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Occupancy fraud: Risks not worth the rewards

"Do you intend to occupy this property as your principal residence?"

The question, indicated by check boxes on most mortgage loan applications, might seem straightforward. But if you misrepresent your intention, it is a crime known in real estate lingo as "occupancy fraud."

Occupancy fraud occurs when a borrower says he or she plans to live in a home, all the while knowing the property will be rented out, according to Curt Novy, president of Corporate Mortgage Advisors, a mortgage fraud analysis firm in San Diego.

"Sometimes people change their mind and don't end up living in the property," Novy explains. "That's less serious than someone intentionally deceiving the lender by providing information indicating they are going to occupy, when they truly have no intention to."

Most lenders' loan documents define owner occupancy as a period of at least one year, but mortgage lenders have flexibility in their guidelines. If you intend to occupy a home, but move out within less than 12 months, you should notify the lender in writing and keep a copy of your letter, Novy suggests.

Why people do it

A misrepresentation of owner occupancy might seem like a small lie -- and one that could save you $100 to $200 or more in interest costs each month, making your investment more profitable. The exact savings depend on your loan amount and the interest rate differential between owner-occupied and nonowner-occupied financing, which is typically less than 1 percent.

"The financing package is much better for owner-occupied versus nonowner-occupied," Novy says. "Lenders perceive an owner-occupied transaction to be a safer credit risk than nonowner-occupied."

What happens if you get caught

Granted, one lie on a loan application isn't likely to trigger a full-blown fraud investigation, but that doesn't mean that occupancy fraud is a smart move, or that you'll be safe from negative consequences if you get caught.

Technically, the mortgage lender could call your loan due and payable, raise your interest rate and payment, or foreclose on your loan. However, Novy says those adverse outcomes are unlikely to occur if you're making your payments. Whatever does or doesn't happen will be solely at the lender's discretion.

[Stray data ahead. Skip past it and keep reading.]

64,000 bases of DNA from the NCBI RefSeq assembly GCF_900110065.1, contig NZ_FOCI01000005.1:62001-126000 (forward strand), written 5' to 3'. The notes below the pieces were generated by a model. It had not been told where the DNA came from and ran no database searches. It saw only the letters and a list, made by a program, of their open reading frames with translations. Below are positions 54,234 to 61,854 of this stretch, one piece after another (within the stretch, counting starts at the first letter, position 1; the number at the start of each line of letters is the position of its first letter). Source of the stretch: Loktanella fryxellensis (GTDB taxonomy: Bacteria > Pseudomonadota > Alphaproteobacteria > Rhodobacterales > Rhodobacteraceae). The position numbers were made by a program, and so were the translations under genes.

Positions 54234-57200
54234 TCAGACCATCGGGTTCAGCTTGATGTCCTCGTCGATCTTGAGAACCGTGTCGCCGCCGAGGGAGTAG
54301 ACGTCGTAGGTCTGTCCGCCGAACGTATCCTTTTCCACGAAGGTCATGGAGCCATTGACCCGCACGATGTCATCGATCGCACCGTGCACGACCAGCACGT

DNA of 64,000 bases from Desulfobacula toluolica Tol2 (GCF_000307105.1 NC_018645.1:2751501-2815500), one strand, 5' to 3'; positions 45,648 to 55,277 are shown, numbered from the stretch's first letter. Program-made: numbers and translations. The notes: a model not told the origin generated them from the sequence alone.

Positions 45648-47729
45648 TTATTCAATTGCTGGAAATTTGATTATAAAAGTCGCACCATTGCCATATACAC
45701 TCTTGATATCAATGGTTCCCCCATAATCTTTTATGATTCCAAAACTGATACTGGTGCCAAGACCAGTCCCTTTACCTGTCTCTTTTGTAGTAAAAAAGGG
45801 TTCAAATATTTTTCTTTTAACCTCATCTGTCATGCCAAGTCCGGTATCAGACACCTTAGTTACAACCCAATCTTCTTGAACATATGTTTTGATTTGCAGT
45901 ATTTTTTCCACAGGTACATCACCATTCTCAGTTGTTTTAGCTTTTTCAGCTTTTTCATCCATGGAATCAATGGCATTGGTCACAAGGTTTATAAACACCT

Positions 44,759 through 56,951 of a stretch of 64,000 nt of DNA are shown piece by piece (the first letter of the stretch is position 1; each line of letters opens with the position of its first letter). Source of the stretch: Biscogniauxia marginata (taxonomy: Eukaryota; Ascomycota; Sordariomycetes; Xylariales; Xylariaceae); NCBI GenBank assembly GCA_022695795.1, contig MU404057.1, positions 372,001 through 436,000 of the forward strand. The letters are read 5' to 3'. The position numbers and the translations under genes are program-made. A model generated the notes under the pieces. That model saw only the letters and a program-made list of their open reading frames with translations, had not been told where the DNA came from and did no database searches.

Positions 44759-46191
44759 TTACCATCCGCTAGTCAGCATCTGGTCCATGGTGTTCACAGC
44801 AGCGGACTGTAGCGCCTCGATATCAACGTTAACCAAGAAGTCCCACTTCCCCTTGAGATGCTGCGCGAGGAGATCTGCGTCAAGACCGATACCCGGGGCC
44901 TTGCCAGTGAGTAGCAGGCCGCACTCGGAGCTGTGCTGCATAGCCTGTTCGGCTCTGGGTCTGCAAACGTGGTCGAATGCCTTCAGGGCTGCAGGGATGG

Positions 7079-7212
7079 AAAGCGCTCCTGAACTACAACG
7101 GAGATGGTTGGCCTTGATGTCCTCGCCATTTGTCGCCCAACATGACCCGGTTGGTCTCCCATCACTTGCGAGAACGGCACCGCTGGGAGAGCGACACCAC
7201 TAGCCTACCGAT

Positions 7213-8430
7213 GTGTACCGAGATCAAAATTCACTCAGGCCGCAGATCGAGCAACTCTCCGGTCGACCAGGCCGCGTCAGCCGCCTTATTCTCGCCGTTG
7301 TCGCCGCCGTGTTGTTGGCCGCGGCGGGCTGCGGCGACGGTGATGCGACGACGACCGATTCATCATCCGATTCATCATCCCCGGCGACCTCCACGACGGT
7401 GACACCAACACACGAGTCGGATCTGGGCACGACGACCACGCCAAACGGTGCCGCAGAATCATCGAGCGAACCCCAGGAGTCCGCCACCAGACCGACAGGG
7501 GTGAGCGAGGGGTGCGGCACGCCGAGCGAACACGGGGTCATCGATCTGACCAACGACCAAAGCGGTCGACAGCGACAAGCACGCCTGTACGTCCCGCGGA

The lender also could file a Suspicious Activity Report (SAR) into the federal government's Financial Crimes Enforcement Network (FinCEN), a centralized database that financial institutions use to report possible instances of fraud to law enforcement authorities.

SARs could become a problem if you make a misrepresentation on a loan application and later want to move to another home or refinance your mortgage, warns Tommy Duncan, president of Quality Mortgage Services, a mortgage compliance and quality control company in Brentwood, Tenn.

"They may initially get away with it, but they will be found out, and once they get found out, they get put into SARs," he explains. "When their name comes up hot in some of the fraud databases, it's going to be a lot harder for them to get a loan later in life."

Criminal prosecution

Novy says an investigation of one loan is "probably unlikely." But he adds that "if a person bought 10 different properties and put owner-occupied on all of them, submitting loans to different lenders, that falls into actual fraud. Individuals are and have been and will continue to be prosecuted for that."

The risk isn't nil, in part because lenders today hire experts to audit loan files, and they use that data to identify pockets of heightened fraud activity. For instance, a recent quarterly report by Interthinx, a loan risk analysis firm in Agoura Hills, Calif., identified four metros in south Florida, two in central California and one each in Ohio, Pennsylvania, Michigan and Louisiana as having the highest statistical risk of occupancy fraud in the U.S.

Mortgage fraud is a federal crime punishable by imprisonment and substantial financial penalties.

The bottom line for borrowers is that the relatively small financial reward of occupancy fraud isn't worth the risk of such bad outcomes.

"Is it really worth lying about [occupancy] over $150?" Duncan asks. "The money benefit is just not that great."

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